Stack Overflow is meant to be for quality. This goes for answers aswell for questions. Therefore it does need to squeeze out those 'bad questions', as it is happening right now. Shouldn't change.

The Stack Exchange is aiming to be a high level (academical) resource platform to improve internet's resources and by that, you! High level resource platforms need to have a high level toolshelve which will benefit everyone.

By academical I meant university level. At least to indicate a high level of quality. Not classes as Travis J pointed out to me.


Example:

You're working on a project and get stuck so you seek around on the net, in books and/or your own notes. Still in the mists since you can't seek for while( 1 --> 0 ) and you don't know how the operator --> is called.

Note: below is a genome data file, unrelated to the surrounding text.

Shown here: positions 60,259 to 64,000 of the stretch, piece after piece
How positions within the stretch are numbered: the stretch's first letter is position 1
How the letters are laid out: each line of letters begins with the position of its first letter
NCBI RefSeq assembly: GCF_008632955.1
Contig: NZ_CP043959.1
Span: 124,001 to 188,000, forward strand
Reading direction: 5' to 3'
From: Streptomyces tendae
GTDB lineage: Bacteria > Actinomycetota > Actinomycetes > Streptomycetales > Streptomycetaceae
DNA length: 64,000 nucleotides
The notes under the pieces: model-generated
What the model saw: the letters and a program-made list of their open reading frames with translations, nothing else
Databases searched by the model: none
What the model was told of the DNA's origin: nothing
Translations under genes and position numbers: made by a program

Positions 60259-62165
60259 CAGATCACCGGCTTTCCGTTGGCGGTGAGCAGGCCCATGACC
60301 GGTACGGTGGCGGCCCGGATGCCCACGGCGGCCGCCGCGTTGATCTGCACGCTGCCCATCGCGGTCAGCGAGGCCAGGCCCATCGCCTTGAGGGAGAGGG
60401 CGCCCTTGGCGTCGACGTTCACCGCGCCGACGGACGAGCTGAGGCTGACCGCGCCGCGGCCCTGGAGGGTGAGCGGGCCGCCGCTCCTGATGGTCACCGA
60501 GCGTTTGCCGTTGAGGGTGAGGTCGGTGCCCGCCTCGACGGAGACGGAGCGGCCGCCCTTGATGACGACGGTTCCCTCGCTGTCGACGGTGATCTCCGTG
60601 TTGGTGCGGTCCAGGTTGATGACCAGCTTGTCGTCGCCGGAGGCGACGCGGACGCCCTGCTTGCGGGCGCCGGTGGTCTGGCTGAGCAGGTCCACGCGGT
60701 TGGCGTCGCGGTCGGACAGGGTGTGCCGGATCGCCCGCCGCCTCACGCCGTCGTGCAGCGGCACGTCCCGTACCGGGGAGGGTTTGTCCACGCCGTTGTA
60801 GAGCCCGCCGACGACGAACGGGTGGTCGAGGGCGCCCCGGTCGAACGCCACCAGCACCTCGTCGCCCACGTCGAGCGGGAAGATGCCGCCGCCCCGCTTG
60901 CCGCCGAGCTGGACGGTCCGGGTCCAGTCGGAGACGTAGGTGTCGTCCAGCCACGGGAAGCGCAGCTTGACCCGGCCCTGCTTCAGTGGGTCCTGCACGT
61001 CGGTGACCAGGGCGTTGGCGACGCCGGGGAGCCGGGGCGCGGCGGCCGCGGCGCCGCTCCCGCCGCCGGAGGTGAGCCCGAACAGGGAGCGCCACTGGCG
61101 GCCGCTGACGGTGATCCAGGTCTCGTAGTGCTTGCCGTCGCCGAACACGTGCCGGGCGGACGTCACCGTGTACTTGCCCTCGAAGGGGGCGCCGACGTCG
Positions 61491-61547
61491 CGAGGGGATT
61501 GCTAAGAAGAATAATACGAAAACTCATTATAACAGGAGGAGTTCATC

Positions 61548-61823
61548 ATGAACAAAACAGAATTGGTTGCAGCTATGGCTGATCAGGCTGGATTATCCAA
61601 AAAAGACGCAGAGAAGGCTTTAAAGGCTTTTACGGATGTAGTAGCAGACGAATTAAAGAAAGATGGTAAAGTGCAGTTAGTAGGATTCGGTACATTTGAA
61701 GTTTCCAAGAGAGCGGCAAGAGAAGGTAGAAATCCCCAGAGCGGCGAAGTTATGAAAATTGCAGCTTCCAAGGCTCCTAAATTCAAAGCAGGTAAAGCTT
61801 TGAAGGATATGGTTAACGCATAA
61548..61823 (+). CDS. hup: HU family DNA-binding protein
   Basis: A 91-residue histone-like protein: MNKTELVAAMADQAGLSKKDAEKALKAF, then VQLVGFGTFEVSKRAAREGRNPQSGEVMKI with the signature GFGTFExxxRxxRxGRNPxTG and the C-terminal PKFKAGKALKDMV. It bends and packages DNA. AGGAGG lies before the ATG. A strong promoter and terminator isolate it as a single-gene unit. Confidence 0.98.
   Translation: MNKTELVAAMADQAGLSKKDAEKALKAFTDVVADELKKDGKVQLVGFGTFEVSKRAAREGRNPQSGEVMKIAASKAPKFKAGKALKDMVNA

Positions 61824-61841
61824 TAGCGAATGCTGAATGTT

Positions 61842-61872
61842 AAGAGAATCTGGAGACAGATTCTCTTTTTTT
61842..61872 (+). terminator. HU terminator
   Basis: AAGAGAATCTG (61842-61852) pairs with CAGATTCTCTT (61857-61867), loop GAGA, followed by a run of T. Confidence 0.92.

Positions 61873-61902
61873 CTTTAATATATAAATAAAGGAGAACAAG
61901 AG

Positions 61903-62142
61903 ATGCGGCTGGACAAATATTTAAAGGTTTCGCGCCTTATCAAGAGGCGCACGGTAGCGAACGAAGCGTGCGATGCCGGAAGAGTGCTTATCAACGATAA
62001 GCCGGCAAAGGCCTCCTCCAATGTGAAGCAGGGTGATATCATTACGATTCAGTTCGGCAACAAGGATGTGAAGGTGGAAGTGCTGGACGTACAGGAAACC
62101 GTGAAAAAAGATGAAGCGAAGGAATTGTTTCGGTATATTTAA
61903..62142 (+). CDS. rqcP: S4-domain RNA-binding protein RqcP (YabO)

When having a real problem and not the --> and you don't know why something is happening by what reason you start writing your question. It looks good and you post, get feedback in comments and even get an answer which get up-voted.

However the question lacks almost everything like correct terminology, doesn't provide a correct 'working' example. You get down-voted and even more. You start your edit of the question but while you do that you still get downvoted although it is clear the question is not suited. Again, it is not about the down-voting but about improving yourselve in asking a good question which will benefit everyone.